Thursday, January 31, 2008

Marxism, Schmarxism

Yes, this is another Austen-related post, but I'm annoyed, so bear with me. It's also extraordinarily long, so unless you're as nuts about Jane as I am, you'll probably be lost pretty quickly.

I'm taking a class this semester focusing on 19th century British novels. Naturally, the first thing we read was a Jane Austen novel. Emma was what the professor picked as the most appropriate to our overall discussions, so for the last 3 weeks we've been working our way through the book. Wednesday brought us to the end of the book, Jane married Frank, Harriet married her farmer, Emma married Mr. Knightley, and there was much rejoicing.....

....or not. This is where my annoyance comes in. My professor (who admits to being a Marxist critic) finds the end of Emma, "depressing" and "creepy." He feels that, in marrying, Emma completely loses her identity and is "subsumed" by Mr. Knightley. She no longer has the ability to function on her own, her wonderful feminist autonomy is lost, and she becomes, "the good little wife." ('Cuz, you know being a good wife is such a horrifying fate.) On top of this, as he stated, this was a loveless marriage and contracted for purely economic reasons. Mr. Knightley marries Emma to enlarge his estates, and Emma marries Mr. Knightley to secure her place as the queen of the neighborhood.

Now, this morning as I was brooding on the disagreeable sensation of Marxist criticism being perpetrated on Jane Austen, another "proof" against this particular theory came to me. It's actually part of the text that the prof used to prove his own point, but I think it makes much more sense in terms of the way Jane Austen actually seems to have thought and wrote.

The Prof pointed out a line in which Hartfield (Emma's home) is described as, "inconsiderable, being but a sort of notch in the Donwell Abbey estate, to which all the rest of Highbury belonged." The prof took this as meaning that, in allying himself with the Woodhouse family, Mr. Knightley (the wicked wealthy white male....slightly paraphrased for the sake of aliteration....) is completing his "takeover" and enriching himself, while simultaneously overcoming the only person who ever argued with him-- Emma.

So, I'm a silly, slightly flightly, romantic chick, but I take this passage to mean something completely different. Emma, like Hartfield, is independent and not in a bad position. She is happy as a single girl and, believes that her situation, "cannot really change for the better." However, she is also deeply flawed and she has a penchant for messing things up. She needs Knightley's judgment and advice to keep her in check. Like Hartfield, she is not meant to exist on her own.

Donwell, on the other hand, is a great estate, encompassing the entirety of the neighborhood, excepting only Hartfield- the missing "notch." Likewise, Mr. Knightley seems to be doing just fine on his own. He has many friend, business to keep him occupied, and more money than ANYONE could know what to do with. Despite loving his home, however, he is constantly to be found at Hartfield visiting Mr. Woodhouse and Emma. Like Donwell, Mr. Knightley is incomplete. He is also not meant to be alone.

It is only with their marriage that Emma and Mr. Knightley are made whole, no longer missing any pieces or attempting to stand on their own. At the same time, the Hartfield and Donwell properties are rejoined, completing the property. There are so many directions in which this idea could be taken.... Personally, I think all of those potential directions make far more sense than the anachronistic Marxist reading we were given in class.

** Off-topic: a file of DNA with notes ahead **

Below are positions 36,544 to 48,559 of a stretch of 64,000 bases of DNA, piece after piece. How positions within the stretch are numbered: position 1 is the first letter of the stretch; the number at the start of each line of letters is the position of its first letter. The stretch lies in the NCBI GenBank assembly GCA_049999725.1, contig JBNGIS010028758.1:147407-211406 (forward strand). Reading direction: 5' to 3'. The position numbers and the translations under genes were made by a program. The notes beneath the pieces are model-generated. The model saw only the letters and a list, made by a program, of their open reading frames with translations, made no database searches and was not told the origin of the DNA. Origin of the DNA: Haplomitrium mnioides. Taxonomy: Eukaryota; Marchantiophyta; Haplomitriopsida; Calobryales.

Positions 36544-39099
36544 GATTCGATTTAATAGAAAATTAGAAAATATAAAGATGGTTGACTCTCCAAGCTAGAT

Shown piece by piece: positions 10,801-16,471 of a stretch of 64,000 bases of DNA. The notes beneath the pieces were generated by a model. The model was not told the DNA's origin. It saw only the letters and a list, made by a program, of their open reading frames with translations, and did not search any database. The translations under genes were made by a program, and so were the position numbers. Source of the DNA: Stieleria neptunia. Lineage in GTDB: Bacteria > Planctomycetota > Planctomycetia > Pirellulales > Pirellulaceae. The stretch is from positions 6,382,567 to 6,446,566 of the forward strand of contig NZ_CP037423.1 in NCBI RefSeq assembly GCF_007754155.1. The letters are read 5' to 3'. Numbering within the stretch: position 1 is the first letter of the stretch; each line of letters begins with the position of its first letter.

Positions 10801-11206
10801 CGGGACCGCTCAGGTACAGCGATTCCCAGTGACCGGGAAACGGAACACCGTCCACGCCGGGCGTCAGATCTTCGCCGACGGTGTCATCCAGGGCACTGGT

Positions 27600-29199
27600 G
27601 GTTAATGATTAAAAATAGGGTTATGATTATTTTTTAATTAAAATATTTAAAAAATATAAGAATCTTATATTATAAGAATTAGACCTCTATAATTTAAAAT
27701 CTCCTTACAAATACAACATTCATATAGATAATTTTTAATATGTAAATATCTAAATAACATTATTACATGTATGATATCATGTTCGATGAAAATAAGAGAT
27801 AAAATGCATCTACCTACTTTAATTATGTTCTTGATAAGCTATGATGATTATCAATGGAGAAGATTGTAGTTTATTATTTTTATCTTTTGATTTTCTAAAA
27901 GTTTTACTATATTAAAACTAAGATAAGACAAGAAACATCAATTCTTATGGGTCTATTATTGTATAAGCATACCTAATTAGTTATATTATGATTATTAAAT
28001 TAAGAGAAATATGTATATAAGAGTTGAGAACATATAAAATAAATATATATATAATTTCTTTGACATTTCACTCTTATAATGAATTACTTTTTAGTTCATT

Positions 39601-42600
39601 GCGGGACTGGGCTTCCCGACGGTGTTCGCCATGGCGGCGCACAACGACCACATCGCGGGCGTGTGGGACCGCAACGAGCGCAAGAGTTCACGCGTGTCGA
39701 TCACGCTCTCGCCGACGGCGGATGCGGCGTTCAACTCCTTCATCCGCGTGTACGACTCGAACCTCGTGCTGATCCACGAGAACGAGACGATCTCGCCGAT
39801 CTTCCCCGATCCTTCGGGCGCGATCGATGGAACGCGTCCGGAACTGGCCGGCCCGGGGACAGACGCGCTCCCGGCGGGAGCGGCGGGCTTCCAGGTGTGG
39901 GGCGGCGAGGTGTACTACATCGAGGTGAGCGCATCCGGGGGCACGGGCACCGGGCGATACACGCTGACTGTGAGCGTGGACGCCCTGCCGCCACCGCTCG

It should not come as a surprise that we disagree on this. Everytime I speak in this particular class, the professor disagrees with me. NOTHING I say seems to make any sense to him. I get the feeling that I've already exposed myself as a sexist, bourgeois, conservative, pro-marriage type. (Ooops, I think I said in class that being married was preferable to working as a governess. Bad, bad emancipated female.)


Emily said...

Well. . . Austen certainly did go out of her way to persuade one that married life is far superior to single life. Does your professor realize how frequently exploited single women were compared to married women? Look at Mrs. Elton; she can pretty much get away with anything. Whereas poor Jane Fairfax, who is far superior in intelligence and talent, gets pretty badly abused by her male friend. Married women, far from being "subsumed" had much more power after marriage than before.

So I would definitely vote for marriage over governesshood, on pure feminist principles. =)

Anonymous said...

Hi there
Wonder if you're still cross about this. My son is reading Emma (so I have to, too).
What I found creepy about George Knightley is that he fell in love with Emma when she was 13. Thirteen! He would have been 29. Uggh!
Anyway, getting back to the issue at hand:
Remember when Emma goes to the Cole's. When she arrives Knightley has just arrived too. This is Vol II, Ch VII. (p199 in my copy). It is noted there that Mr Knightley has "little spare money".
Maybe he is marrying her for her 30,000 pound legacy (dowry)!
She certainy (and quickly) forgets about her nephew Henry inheriting the estate (which she says when she thinks Jane Fairfax may get Knightley) and only discovers she "loves" Knightley when she thinks he has fallen for Harriet (as if! God Emma's a freak)
Maybe she's marrying him to get her hands on his estate.
And it's not clear to me that George Knightley would get the Woodhouse estate. Wouldn't that go to Henry - just as Donwell Abbey would if George doesn't have any male children?
Do you reply to the comments?
Will look again in a couple of days